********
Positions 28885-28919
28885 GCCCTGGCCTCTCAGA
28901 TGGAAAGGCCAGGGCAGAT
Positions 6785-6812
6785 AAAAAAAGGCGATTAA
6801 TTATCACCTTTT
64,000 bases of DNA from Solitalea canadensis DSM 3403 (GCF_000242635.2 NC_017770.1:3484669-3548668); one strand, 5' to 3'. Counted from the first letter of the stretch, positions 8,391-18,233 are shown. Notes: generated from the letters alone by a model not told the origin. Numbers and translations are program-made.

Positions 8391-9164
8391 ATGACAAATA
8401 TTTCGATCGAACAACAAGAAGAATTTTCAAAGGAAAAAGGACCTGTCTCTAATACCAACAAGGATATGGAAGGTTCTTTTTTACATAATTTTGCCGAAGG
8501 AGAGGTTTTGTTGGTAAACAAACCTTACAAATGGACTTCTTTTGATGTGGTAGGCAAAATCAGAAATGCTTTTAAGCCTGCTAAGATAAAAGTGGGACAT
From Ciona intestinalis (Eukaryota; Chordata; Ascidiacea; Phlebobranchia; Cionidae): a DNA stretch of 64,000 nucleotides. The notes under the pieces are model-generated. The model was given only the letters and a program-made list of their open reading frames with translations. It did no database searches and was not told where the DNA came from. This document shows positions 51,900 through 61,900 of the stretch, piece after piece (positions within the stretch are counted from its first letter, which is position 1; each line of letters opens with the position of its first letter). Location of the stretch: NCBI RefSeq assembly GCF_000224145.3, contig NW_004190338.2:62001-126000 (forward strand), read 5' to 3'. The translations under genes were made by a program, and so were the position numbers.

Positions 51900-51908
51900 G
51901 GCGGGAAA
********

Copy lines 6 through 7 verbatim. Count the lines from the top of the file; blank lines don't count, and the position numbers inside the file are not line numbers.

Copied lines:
6801 TTATCACCTTTT
64,000 bases of DNA from Solitalea canadensis DSM 3403 (GCF_000242635.2 NC_017770.1:3484669-3548668); one strand, 5' to 3'. Counted from the first letter of the stretch, positions 8,391-18,233 are shown. Notes: generated from the letters alone by a model not told the origin. Numbers and translations are program-made.